“Bring it!” These are the words that you can imagine María Félix, a.k.a. la Doña saying to herself just before she stepped onto a film’s soundstage (well ok, maybe, “¡Traigalo!” since it’s rumored la Doña never felt the need to master English.) Félix is known as the fierce first lady of Mexican cinema, and considering Mexican cinema’s dominance during its so-called Época de Oro, the first lady of Latin American Cinema, period. Given her renown, she was also featured in French, Spanish, and Italian films working with top-caliber directors such as Jean Renoir and Luis Buñuel in the films French Can-Can and La Ambiciosa, respectively. Her personal life was no less fantabulous, counting as husbands and lovers such luminaries as composer Agustín Lara, actor Jorge Negrete, and artist Diego Rivera and indulging in such high-rolling hobbies as collecting rare antiques and prize racehorses. For a grand tour of the grande dame, here are our suggested Mexican cinema stops.
This is the one that gave rise to the legend, first earning María Félix her famous moniker La Doña. Based on the novel by Venezuelan author Rómulo Gallegos, Félix perfectly embodies the hardened lady cacique who rules her South American hacienda and cattle-trading business with an iron glove. Her hatred toward men knows no bounds ever since her brutal rape and the murder of her first love, and she exacts revenge in the form of supreme land-grabbing and cattle-dealing. The power over and obliteration of male rivals is her sole focus, that is, until a powerful and handsome lawyer arrives on the scene to sell off his family land.
The first collaboration of many between renowned Mexican director Emilio “el Indio” Fernández and Félix, Enamorada features Félix in the role of a wealthy young daughter from one of Cholula’s most elite families. When Mexican revolutionaries come to shake up the status quo, Félix’s character, headstrong Beatriz Peñafiel, feels nothing but revulsion toward the revolutionaries who challenge her way of life and thought. But the revolutionary leader José Juan Reyes, played by Pedro Armendáriz, falls hard for Beatriz and fights hard to win her. She fights right back, and Félix lets loose a funnier, feisty style in this film which takes The Taming of the Shrew as a classical comedic inspiration.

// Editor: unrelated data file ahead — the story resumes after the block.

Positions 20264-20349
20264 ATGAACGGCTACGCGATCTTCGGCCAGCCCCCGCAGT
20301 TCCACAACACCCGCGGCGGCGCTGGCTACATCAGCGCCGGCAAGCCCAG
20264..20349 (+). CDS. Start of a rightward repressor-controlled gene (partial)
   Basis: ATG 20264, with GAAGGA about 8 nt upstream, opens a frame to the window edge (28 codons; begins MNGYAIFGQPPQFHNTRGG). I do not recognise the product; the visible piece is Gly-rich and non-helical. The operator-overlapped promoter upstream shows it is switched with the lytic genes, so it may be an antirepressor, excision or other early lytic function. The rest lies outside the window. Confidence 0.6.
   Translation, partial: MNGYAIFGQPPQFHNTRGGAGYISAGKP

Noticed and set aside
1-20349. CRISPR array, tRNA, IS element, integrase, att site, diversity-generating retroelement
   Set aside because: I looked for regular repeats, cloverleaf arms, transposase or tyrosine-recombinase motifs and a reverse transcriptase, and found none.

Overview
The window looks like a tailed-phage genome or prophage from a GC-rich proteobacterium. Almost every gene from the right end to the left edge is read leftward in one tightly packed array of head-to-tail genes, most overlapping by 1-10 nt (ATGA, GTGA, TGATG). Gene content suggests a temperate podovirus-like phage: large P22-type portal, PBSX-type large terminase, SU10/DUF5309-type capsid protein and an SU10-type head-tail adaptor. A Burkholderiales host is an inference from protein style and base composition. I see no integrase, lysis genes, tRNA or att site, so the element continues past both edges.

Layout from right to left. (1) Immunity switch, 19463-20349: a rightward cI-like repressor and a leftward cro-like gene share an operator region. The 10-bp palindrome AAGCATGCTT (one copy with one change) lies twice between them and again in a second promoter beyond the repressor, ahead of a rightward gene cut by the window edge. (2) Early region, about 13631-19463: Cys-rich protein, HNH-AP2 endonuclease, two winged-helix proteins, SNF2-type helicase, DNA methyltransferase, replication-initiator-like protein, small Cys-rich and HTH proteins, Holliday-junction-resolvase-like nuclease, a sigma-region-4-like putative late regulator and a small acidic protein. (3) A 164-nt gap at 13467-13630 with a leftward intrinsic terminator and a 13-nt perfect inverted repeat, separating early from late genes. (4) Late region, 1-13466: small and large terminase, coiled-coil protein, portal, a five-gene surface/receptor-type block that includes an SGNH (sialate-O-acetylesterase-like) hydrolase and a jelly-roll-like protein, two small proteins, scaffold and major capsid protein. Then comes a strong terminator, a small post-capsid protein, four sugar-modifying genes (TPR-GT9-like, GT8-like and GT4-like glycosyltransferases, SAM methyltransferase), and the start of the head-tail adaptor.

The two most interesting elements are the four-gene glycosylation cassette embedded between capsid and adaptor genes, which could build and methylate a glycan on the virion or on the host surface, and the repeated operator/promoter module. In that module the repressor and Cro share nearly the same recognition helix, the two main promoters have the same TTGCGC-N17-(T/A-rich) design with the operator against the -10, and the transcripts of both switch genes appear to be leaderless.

Félix takes on a mistress role here with a twist—that is, as a schoolmistress–and a noble one she is at that. She’s such a rock star in her pedagogical profession that the president of the country, recognizing her talent, invites her to take it on the road and educate the small pueblo of Río Escondido. Mexico’s then presiding president, Alemán, even has a cameo role, lest anyone miss the point that the government was big on bringing a modicum of education and a whole lot of indoctrination to the masses during this period. Watch this one to see politics and the film industry in bed together, big time.
Another “woman wronged + exacting vengeance” story in the style of the original “doña” film, Doña Bárbara, Doña Diabla features Félix vamping it up as Ángela (what’s in a name, you say?), a well-to-do woman wronged by her husband, but not for long. With claps of thunder punctuating her contemptuous dialogue, a Cruella De Vil-like bolt of silver supercharging her glossy black mane, and a way with a cigarette that shows how well she can make, er, anything crumple, Doña Diabla is pure Doña Dominitrix payoff, no strings attached. Gilded, guilty pleasure for wicked ladies and those who (can’t help but) love them.
Watch this one to see the glory of la Doña in glorious color, and witness the transposition of master cinematographer Gabriel Figueroa’s richly contrasted black-and-white photography for which he is best known to the key of saturated color film, resulting in chromatic delight. Yes, it’s another grand love in the midst of revolution themes, but wow, visually you feel like you are running through the Met or El Prado at times; not since the times of Manet or Velasquez has black ever looked so rich and multifaceted, and a woman’s face so multidimensionally depicted. Seriously, get out your arty-est, visual literacy-est, celluloid-party-est ya-ya’s and thank the gods that color film had a glorious heydey with Félix and Figueroa in its midst. Just for tonight, say “Shove it, hi-def!”